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TEXT - S&P affirms Bogota Distrito Capital rating
December 4, 2012 / 3:10 PM / in 5 years

TEXT - S&P affirms Bogota Distrito Capital rating

Overview
     -- Bogota Distrito Capital has a strong budgetary performance, moderate 
debt levels, and an adequate liquidity position. The District's financial 
management is predictable, in our view, and it has shown stability during 
government changes.
     -- We are affirming our 'BBB-' issuer credit rating on Bogota. The 
outlook remains stable.
     -- During the next two years, we expect Bogota's budgetary performance to 
remain strong, its liquidity position to compare positively with its financial 
obligations, and its debt level to stay moderate despite the projected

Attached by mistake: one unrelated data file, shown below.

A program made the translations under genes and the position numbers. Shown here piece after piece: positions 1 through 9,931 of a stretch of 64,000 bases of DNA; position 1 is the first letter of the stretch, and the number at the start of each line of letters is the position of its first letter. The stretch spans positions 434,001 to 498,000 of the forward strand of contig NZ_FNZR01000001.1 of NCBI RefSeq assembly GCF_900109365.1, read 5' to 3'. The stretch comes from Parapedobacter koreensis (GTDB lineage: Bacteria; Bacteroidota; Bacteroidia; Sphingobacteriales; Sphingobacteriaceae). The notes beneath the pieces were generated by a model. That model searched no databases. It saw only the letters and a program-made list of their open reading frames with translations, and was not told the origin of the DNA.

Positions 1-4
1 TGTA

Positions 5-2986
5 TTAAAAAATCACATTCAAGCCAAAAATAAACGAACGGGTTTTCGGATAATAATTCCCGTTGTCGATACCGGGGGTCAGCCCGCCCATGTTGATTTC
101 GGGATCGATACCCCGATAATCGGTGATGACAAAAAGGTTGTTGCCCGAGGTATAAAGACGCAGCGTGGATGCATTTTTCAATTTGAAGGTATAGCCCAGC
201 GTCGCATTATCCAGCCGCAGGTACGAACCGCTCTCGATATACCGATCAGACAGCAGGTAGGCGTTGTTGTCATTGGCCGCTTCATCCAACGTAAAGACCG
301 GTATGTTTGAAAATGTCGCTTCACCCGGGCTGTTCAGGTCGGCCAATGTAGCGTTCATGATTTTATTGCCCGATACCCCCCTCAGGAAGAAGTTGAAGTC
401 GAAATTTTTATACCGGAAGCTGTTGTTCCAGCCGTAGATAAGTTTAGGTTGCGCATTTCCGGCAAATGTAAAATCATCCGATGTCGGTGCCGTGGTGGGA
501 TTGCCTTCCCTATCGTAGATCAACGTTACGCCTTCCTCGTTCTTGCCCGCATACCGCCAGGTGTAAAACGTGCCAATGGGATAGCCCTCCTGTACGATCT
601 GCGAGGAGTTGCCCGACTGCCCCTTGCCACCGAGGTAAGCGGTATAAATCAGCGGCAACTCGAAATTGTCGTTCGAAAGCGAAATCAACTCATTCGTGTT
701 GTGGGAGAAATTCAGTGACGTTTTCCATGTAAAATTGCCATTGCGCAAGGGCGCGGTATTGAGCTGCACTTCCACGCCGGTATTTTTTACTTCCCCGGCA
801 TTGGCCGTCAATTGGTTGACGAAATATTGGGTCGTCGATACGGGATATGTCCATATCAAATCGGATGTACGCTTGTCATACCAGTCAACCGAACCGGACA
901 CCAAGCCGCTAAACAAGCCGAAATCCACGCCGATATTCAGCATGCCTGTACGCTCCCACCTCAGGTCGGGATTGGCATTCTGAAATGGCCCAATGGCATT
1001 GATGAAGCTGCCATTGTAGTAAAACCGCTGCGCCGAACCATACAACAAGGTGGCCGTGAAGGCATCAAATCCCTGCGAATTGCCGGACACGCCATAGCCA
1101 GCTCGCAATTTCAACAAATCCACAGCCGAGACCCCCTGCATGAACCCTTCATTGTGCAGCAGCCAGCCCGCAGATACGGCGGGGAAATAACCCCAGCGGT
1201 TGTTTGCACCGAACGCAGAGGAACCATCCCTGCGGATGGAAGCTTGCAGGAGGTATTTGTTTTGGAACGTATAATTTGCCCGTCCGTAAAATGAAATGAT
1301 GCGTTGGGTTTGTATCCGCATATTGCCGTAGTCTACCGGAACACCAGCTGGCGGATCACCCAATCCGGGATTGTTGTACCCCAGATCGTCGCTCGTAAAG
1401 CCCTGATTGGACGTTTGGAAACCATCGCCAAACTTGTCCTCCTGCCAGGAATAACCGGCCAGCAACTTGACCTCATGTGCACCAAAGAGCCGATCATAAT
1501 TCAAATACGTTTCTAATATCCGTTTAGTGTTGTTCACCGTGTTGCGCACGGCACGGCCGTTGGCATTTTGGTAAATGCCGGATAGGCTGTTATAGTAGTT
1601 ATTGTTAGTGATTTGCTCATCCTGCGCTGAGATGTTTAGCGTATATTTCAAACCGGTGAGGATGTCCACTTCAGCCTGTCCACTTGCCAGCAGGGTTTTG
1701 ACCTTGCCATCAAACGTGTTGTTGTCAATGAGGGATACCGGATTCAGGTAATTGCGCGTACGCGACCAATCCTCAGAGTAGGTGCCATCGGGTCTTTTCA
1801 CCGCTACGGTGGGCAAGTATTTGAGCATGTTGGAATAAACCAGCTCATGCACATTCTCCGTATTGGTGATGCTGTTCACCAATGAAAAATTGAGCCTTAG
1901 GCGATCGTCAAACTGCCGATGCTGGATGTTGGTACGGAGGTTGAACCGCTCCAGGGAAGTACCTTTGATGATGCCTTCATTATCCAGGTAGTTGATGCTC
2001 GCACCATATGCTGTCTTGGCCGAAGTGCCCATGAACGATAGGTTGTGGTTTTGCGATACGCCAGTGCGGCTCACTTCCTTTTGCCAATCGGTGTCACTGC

increase.

Rating Action
On Dec. 4, 2012, Standard & Poor's Ratings Services affirmed its 'BBB-' issuer 
credit rating on Bogota Distrito Capital (the Capital District of Bogota). The 
outlook remains stable. At the same time, Standard & Poor's affirmed its 
'BBB-' rating on Bogota's Colombian pesos (COP) denominated (equivalent to 
US$300 million) senior unsecured notes due in 2028.

Rationale
The rating on Bogota reflects its strong budgetary performance, including 
operating and capital expenditure surpluses during the last two years, which 
we expect the District to maintain through year-end 2012 and in 2013. The 
rating also reflects Bogota's moderate debt level that, despite its projected 
increase, shouldn't put considerable pressure on the District's finances; and 
the District's consistently adequate liquidity position with respect to its 
financial obligations, as well as our view of its predictable financial 
management, which has shown stability during government changes and political